What is Iran playing at
It is said that in North Korea, the popular belief is that American aid packages are tribute from the vanquished American empire, eager to appease the Communist Paradise, lest they incur the wrath of the invincible Kim dynasty.
Saddam Hussein expressed disdain at the coalition forces assembled against him in the early ’90s Gulf War. To the Iraqi despot, the combined military might of 30 nations aimed at his own demise was the sincerest compliment; a testament to the greatness his nation had achieved.
And in January 2012, Iran made its threat to close the Strait of Hormuz. The Islamic Republic of Iran has deployed a questionable force of small ships and boats to the tiny strait at the southern tip of the Persian Gulf (or the Arabian Gulf, depending on where the map was purchased).
At the moment, they are accompanied by a combined American-Anglo-French fleet of naval vessels, including two aircraft carriers. Perhaps it is worth mentioning that the American Fifth Fleet is stationed within spitting distance of the strait in Manama, Bahrain.
Sometimes dictatorships do things that, well, just don’t make no sense. At least, so it appears.
If not, then what are they playing at? Why all the saber rattling? Why provoke the ire of the world’s premiere military powers? Why promote alienation from one’s critical economic partners? How, and to whom, does any of this make sense?
Even the most bizarre political leaders have rhyme to their reason, in the proper context. That is not to say that the rationale is necessarily, well, rational. But when one’s actions have global consequence, it is difficult to justify the action without a fairly decent sense of why.
And what might this be, in the case of Iran? Observers are divided. Some believe the sanctions have worked, and that Iran may finally be starting to sweat. Others see defiance, made all the stronger by increasing isolation in world affairs.
The answer, quite simply, is both. Unfortunately, neither is a case for optimism.
President Barack Obama has been vilified by his opponents for his stance toward Iran, which has included everything from opening dialogue without preconditions to a miquetoast approach to the disputed elections of 2009. Unsurprisingly, this approach has been derided as idealistic, or simply weak. This criticism is unfair.
Most of us can remember the drama of the 2009 Iranian Election, wherein the Independent Reformists (later the Green Movement) under Mir Mousavi competed with incumbent Mahmud Ahmadinejad for the post of Prime Minister. Of course, Ahmadinejad won a landslide victory, in what many observers have since deemed a rigged election.
At the time, and on a number of occasions since, Obama has been criticized for his apparent unwillingness to decry the results. I cannot presume to know his motivation. But I can say with confidence that, had he done otherwise, the outcome would have been far worse.
“The democratic movements are being hijacked by the world powers,” said Dr. Tugrul Keskin, assistant professor of international and Middle East studies at Portland State. According to Keskin, overt pressure by Western powers in the Middle East is doing more harm than good.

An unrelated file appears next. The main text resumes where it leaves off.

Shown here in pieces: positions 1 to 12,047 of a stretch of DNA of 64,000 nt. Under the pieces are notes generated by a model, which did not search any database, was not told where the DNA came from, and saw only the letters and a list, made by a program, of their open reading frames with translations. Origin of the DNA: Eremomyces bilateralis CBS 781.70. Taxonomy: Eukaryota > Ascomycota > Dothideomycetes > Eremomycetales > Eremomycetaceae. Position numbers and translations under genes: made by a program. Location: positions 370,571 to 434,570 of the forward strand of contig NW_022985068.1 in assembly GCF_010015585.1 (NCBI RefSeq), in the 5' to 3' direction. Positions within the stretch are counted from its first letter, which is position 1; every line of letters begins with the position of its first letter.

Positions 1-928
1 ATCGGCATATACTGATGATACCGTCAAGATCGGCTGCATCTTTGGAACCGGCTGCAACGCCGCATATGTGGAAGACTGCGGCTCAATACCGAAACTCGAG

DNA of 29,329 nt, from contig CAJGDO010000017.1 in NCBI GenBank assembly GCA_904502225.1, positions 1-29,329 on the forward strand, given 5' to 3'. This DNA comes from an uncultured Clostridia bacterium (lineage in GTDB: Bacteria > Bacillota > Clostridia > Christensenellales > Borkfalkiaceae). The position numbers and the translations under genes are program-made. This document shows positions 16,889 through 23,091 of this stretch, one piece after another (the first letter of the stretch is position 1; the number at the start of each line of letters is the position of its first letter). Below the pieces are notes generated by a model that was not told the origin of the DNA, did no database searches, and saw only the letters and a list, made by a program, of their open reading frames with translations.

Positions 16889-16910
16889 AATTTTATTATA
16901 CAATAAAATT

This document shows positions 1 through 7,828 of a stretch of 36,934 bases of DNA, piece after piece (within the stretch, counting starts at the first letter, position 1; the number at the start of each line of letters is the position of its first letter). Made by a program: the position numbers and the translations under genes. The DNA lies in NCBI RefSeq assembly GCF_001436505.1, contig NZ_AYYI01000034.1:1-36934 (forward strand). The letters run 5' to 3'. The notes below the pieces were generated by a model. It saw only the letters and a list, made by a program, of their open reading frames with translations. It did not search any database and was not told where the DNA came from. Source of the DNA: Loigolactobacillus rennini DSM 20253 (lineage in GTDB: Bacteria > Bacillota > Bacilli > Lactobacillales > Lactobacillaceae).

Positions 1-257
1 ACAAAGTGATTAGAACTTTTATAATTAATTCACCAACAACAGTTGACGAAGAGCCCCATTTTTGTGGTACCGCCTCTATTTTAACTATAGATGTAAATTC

In the case of Iran, vocal American support for the Green Movement would have played well into the hands of the regime, who can then effectively paint the opposition as puppets of the imperialist West. This draws the otherwise-moderate Iranian population closer to the Islamist regime, leading to the radicalization of the Iranian public.
It goes without saying that this is hardly conducive to the development of democracy. But then, democracy applied through foreign pressure is a historical rarity. “If they [U.S. and Western powers] leave Iran alone, Iran will be a democratic state,” Keskin said. “But this will not happen.” Not so long as short-term economic interests remain the guiding principle in international politics.
Indeed, economic interests often play the role of monkey wrench in the gears of the Middle East. Crippling sanctions on oil and petroleum products have made the Iranian economy stumble. The announcement from Saudi Arabia (never too friendly with its Shia neighbor) to compensate for the embargo on Iranian oil has made the waters even murkier.
On top of this, Supreme Leader Ayatollah Khameini (Ahmadinejad does not control his country’s foreign policy) has many troubling issues to consider. Four Iranian scientists have been killed in the past two years; the most recent one in early January.
Israel continues to (quite vocally) ponder the merits of a unilateral strike. The Arab Spring will likely yield a massive power shift in the Middle East in the coming decades, one far more Arab than Persian, and far more Sunni than Shia.
Add to this the American election of 2012, which will decide not only who will man the post of most powerful individual on earth, but who will craft the new U.S.-Iran policy. How unsettling it must be that all but one of the five potential officeholders entertain the possibility of war.
Rick Santorum has, in fact, gone so far as to refer to Iran’s nuclear scientists as “enemy combatants,” a la the Taliban. Newt Gingrich has openly expressed his commitment to regime change. Only Ron Paul has expressly dismissed the suggestion of a military strike.
As for that strike, the ramifications are chilling. “Attacking Iran would be the worst decision,” said Keskin. “Iran is not like Iraq. The people in Iran—they will fight.”
Part of me doesn’t want to find out. The other part says that’s what cruise missiles are for.
Sometimes we do things that just don’t make no sense.